A story told in flashbacks, Martin Scorsese's documentary intertwines the immediacy of Bob Dylan's controversial 1966 tour of the British Isles with his remarkable personal and musical journey. Drawing from hundreds of hours of unseen footage and rare recordings, in-depth interviews and revealing photographs, the film strikes a remarkable balance - telling the story of one man's journey and at the same time placing that story within the greater canvas of human events.
This opening part traces his journey from a rock 'n' roll loving kid in the Midwest to his arrival as a major force in the world of folk music. In his own words, Dylan tells viewers how he became smitten with folk music as the story shifts scenes from the iron range in Minnesota to Greenwich Village in New York City.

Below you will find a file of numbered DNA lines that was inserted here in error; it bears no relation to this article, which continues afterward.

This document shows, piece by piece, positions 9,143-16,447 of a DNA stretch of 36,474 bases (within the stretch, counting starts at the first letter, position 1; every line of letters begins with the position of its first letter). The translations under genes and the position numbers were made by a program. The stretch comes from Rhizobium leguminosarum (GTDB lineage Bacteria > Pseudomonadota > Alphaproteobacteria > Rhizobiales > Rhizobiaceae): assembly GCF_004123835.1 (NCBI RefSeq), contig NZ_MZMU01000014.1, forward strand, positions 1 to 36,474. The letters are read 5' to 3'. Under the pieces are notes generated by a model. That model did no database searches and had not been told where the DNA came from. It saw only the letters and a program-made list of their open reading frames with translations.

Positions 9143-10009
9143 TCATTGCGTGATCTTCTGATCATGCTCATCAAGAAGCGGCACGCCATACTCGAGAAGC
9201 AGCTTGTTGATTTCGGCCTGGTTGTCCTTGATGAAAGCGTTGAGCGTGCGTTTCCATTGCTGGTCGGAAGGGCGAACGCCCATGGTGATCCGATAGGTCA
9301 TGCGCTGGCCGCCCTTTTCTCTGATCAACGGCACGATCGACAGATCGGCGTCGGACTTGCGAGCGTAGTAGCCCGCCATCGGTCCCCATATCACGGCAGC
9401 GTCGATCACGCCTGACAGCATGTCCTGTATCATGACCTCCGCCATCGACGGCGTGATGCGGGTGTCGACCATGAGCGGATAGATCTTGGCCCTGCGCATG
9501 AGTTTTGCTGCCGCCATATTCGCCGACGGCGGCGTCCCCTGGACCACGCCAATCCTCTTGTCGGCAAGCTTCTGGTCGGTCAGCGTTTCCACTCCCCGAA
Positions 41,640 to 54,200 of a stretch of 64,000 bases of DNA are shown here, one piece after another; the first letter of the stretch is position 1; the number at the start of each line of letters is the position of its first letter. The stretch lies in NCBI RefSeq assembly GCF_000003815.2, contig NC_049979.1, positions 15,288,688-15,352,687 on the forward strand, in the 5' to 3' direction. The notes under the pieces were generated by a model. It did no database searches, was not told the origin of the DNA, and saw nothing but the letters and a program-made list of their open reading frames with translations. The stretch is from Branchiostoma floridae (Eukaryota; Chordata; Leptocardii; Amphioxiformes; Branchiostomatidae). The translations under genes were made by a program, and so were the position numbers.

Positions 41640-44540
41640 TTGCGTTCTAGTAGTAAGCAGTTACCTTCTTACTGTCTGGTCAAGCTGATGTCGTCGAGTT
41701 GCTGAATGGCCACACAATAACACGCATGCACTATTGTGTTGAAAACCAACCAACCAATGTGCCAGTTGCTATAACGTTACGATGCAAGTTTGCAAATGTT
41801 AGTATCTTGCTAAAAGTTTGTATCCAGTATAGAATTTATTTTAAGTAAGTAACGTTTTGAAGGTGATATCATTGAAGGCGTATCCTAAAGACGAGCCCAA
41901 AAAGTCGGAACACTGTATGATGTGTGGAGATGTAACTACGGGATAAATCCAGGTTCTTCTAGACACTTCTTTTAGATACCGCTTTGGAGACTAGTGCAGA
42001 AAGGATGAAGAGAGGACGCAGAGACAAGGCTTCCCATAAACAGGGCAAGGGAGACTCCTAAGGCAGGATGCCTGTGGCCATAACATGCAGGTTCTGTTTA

An amazing cast of characters includes Dave Van Ronk, the king of Greenwich village folk clubs, Joan Baez, queen of the folk music world and Allen Ginsburg, America's beat poet laureate. And, most importantly, the wide range of music that influenced the young Bob Dylan is explored.
As Dylan's fame and notoriety grows, his skill as a performer matures rapidly and the songs begin to pour out - Blowing in the Wind, A Hard Rain's A-Gonna Fall, Masters of War, Don't Think Twice It's Alright and many more.
Part one ends with what seems to be the dawn of a new generation - Dylan, hands intertwined with musician Pete Seeger, the Freedom Singers and Odetta singing Blowin' in the Wind at the closing night of the Newport Folk Festival in 1963.
|Executive Producer||Anthony Wall|